Sacred Heart High of Kingston benefits from golf tourney honoring 9/11 victim William Hunt

By Paul E. Kandarian Boston Globe

REMEMBERING AN HONORABLE MAN: William C. Hunt was a people person, and as a bond broker for EuroBrokers in New York City often took clients to golf. He was articulate and well spoken, said his mother, Diane Hunt, of Kingston.Looks like the young man’s daughter, Emma, has inherited her father’s loquacious genes. She’s 12 now, and was 15 months old when her dad died at the World Trade Center on September 11, 2001.The 11th Annual Sacred Heart Golf Classic for the benefit of the William C. Hunt ’87 Memorial Scholarship is being held August 20, 2012 at The Country Club of Halifax — and Emma will be right there, chatting up the crowd and selling raffle tickets to people who never seem to turn her down, her proud grandmother said.

“She’s been coming the last few years, she speaks to the people and she just loves coming,” Diane Hunt laughed. “She and her cousin, Haley, sell raffle tickets, and nobody ever says no.”

The golf tourney also raises money for the Hunt Sports Leadership Program. Sacred Heart High School in Kingston, from which William C. Hunt graduated in 1987, started the tournament the year after the terrorist attacks, and Diane Hunt has been at the forefront since, raising money for the cause carrying her son’s name. Her other son, Dan, is an assistant basketball coach at Bentley University.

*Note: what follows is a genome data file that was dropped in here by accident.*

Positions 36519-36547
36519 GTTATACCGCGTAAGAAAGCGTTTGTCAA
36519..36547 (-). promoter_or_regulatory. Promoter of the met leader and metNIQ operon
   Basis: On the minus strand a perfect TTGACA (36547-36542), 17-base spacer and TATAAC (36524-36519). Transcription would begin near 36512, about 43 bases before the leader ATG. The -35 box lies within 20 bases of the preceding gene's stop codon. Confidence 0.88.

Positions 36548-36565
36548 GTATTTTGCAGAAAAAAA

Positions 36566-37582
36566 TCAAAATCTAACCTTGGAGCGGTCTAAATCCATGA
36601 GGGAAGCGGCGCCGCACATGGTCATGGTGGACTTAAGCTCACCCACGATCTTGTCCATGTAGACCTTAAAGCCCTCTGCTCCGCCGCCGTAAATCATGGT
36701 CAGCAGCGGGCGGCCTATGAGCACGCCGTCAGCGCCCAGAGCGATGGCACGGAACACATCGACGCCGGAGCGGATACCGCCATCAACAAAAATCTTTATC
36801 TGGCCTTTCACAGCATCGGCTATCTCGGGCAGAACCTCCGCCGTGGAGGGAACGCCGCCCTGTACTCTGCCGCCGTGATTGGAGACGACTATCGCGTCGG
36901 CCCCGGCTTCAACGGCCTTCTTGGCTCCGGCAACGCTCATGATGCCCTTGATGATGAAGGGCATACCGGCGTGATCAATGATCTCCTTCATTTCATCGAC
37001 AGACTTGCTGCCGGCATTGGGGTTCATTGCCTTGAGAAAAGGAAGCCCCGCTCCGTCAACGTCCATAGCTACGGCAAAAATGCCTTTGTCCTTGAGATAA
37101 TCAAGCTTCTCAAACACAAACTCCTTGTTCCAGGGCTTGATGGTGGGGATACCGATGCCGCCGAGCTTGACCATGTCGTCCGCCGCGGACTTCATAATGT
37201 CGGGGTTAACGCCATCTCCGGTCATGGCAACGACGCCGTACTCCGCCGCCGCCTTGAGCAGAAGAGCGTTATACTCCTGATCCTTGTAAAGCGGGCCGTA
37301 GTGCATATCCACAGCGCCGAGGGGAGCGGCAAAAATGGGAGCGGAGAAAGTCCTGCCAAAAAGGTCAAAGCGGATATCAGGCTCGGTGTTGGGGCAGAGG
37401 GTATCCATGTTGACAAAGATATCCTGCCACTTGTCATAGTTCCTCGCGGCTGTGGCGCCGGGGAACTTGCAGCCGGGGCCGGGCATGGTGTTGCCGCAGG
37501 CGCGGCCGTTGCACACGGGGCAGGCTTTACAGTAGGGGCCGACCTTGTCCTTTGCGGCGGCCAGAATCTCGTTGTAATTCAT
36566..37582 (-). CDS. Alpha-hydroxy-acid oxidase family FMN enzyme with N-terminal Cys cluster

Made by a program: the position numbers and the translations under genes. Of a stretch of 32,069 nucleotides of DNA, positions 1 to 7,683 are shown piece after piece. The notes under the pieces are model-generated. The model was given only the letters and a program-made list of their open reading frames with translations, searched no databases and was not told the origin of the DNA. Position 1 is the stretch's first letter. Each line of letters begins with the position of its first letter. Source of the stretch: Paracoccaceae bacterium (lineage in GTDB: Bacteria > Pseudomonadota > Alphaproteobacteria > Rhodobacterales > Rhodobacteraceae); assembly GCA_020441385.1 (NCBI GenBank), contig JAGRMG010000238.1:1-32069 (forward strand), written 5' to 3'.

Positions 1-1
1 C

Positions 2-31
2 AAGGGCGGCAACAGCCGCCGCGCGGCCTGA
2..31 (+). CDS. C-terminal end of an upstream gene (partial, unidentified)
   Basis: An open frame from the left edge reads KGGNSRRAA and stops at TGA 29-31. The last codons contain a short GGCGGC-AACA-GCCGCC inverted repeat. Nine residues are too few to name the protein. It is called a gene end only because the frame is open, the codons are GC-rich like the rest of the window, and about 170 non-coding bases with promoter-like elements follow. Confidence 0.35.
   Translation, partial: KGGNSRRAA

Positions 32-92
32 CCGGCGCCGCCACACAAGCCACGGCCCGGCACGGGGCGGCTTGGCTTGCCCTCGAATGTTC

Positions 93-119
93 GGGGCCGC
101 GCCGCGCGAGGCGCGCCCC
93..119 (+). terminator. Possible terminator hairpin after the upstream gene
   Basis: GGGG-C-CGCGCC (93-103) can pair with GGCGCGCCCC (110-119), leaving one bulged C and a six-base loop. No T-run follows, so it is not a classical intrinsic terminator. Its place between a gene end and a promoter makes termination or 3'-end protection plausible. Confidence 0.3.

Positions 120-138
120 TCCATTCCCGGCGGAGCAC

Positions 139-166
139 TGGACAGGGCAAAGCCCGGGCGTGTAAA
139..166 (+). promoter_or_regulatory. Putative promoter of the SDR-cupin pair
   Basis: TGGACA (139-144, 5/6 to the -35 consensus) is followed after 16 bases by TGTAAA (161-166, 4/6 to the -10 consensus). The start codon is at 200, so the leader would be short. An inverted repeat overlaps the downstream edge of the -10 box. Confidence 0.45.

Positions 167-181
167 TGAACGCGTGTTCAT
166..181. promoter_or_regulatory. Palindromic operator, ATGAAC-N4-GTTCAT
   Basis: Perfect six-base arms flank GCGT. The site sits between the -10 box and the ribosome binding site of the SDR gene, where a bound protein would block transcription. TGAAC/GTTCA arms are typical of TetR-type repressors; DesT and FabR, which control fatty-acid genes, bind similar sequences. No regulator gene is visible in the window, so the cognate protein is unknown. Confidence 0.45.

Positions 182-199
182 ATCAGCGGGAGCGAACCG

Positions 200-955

“Billy left behind a beautiful wife and daughter, and she’s 12 now and really loves coming to the tournament,” Diane Hunt said, adding that about the golf tournament, her granddaughter often says “‘Daddy’s looking down at me and saying, ‘Hey, this is for me!’”

Hunt still chokes up when talking about her son, who died at age 32, and describes him as “handsome, tall, articulate, wonderful, kind and generous.”

She said she’s only been to one 9/11 memorial event in New York City, the first held there. Ever since, she attends the events in Massachusetts.

“I was at the New York memorial that first year when someone who knew Billy came up to me and said ‘Your son was an honorable man,’” she said. “I think that was the nicest compliment I ever got about him, that he was an honorable man. And he was.”

The golf tournament costs $150 per player, with a 1:30pm, 18-hole shotgun format. Fee includes pre-golf barbecue lunch, golf, cart, prizes, post-tourney cocktail party, raffles and auction. For information, or to register, call Sue Giovanetti at Sacred Heart, 781-585-7511, ext. 345, or e-mail

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